Fish & Wildlife Habitat Conservation Areas (FWHCA) are the most prevalent type of critical area in Stevenson based primarily on the number of small streams and the riparian habitat areas adjacent to them. These areas are valuable resources for Stevenson’s people as well as our wildlife. While the sights and sounds of a babbling brook help us ease a work-stressed minds, the role they play for our wildlife has an even greater impact. In Washington, approximately 90% of land-based vertebrate species prefer, or are dependent upon, riparian habitat for essential life.

Urbanization and human use of these areas often fragments habitats and makes it difficult for local wildlife populations or entire species to survive. These issues have become a worldwide concern; from Australia to England, from Tanzania to Carson, regulatory and corrective construction projects are being promoted to prevent and restore streams and fragmented habitats.

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Stevenson’s regulations promote the use of protective buffers as a response to similar concerns. The 2003 FWHCA regulations protected riparian habitats through application of a 100’ buffer from the largest streams and smaller buffers (down to a 25’ minimum) for smaller waterways. By 2008, the best available science had determined that larger buffers were necessary to protect riparian habitats, and a new range of protective buffers was established between 50’ and 150’. Science-based recommendations for appropriate mitigation, restoration and monitoring also changed during that time, and the current regulations have much more prescriptive requirements for proposals within the buffers.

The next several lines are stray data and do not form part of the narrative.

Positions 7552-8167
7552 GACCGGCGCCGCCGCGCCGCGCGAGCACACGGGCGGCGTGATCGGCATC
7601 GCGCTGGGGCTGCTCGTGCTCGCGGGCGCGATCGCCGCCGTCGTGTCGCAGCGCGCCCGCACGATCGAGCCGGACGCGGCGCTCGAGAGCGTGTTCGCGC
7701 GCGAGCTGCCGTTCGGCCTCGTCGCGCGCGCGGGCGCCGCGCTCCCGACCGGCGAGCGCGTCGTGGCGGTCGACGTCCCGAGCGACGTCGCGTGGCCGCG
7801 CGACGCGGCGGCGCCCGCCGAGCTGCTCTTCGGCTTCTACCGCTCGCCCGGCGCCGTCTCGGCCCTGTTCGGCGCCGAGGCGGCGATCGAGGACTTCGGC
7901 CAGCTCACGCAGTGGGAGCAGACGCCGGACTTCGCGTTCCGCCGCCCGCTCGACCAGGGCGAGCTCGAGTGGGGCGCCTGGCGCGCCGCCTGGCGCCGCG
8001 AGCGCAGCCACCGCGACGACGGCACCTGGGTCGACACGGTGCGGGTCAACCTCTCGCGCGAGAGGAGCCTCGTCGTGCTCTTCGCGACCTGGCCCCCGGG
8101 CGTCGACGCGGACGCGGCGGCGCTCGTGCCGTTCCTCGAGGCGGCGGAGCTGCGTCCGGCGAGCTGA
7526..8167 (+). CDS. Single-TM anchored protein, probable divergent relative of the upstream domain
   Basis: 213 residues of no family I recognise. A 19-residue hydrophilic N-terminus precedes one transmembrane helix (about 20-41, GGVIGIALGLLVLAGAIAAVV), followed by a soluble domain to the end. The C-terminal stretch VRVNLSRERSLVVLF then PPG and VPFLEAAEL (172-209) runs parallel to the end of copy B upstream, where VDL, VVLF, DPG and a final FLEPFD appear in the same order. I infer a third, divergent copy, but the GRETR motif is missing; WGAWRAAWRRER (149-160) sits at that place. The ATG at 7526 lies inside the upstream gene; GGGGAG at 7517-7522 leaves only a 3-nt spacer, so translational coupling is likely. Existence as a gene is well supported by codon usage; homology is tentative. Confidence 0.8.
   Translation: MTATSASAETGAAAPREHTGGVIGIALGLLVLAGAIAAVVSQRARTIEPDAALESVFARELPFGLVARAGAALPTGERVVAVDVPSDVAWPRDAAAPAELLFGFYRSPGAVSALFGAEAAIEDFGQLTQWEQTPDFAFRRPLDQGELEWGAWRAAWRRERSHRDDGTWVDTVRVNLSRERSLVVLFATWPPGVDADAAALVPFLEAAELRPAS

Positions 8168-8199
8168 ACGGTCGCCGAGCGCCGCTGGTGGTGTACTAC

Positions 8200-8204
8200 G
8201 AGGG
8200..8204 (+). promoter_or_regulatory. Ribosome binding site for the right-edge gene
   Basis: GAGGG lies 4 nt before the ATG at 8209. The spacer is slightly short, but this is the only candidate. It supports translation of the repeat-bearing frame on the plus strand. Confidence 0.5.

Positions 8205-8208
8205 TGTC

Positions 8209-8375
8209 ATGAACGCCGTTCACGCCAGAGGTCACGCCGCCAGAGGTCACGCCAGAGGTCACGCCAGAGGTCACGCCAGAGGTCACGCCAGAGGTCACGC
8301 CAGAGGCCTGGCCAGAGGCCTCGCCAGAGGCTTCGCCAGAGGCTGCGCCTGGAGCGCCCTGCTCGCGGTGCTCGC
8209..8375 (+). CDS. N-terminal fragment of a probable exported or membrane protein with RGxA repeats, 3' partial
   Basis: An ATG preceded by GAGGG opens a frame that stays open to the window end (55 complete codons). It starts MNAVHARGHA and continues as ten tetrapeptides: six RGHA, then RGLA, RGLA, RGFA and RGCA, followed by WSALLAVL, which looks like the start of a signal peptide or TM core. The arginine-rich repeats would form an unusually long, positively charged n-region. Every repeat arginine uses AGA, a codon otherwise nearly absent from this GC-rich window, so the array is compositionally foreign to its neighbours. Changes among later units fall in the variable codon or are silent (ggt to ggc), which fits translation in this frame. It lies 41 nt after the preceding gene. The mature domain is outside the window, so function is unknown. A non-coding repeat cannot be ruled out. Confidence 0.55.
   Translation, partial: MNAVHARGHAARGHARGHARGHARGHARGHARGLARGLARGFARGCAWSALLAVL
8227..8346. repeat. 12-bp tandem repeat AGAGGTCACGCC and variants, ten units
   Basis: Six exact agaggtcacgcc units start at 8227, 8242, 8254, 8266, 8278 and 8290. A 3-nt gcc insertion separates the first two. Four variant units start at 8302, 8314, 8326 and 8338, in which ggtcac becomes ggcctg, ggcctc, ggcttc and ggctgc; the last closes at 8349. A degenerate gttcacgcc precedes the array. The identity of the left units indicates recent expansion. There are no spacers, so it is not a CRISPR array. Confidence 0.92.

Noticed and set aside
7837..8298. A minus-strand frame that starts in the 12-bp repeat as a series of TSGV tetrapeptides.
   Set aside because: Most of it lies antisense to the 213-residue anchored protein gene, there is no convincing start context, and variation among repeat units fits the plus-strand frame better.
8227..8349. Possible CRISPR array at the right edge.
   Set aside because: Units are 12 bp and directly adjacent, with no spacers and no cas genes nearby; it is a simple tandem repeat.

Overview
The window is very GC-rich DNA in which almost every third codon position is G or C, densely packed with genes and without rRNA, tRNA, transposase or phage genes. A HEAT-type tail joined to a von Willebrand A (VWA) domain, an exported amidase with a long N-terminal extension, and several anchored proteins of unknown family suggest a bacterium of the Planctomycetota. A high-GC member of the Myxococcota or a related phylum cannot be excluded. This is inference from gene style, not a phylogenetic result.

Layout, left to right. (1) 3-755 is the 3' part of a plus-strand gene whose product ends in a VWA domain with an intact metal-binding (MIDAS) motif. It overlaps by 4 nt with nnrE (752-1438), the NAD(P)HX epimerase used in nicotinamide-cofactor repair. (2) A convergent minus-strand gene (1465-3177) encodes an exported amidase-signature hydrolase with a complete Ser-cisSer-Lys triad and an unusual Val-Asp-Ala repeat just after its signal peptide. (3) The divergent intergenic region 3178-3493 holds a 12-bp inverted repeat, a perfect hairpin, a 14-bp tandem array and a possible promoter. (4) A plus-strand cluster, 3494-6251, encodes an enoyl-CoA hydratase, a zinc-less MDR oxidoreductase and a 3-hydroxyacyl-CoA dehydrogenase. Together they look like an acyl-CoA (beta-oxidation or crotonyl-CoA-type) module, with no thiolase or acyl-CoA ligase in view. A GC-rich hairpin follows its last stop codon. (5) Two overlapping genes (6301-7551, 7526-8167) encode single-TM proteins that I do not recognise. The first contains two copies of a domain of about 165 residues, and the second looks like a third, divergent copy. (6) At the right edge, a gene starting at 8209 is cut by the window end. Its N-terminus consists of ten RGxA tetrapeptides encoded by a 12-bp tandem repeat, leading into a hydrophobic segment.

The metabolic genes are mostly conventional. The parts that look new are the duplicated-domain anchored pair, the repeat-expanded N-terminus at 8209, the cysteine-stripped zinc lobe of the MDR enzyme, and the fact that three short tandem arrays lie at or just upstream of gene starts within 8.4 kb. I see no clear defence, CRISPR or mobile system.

2018 Amendment Process

When the Planning Commission initiated the review of the regulations protecting Fish & Wildlife Habitat Conservation areas, they provided staff with the following guidance:

  • Continue striving to achieve the currently stated purpose of the City’s Fish & Wildlife Habitat Conservation Area regulations (“to protect environmentally distinct, fragile, and valuable fish and wildlife habitat conservation areas”),
  • Incorporate greater flexibility into the existing regulation.
  • “Better is good”, amend the regulations as possible based on Best Available Science, but accept that perfect may not be achievable during this review.

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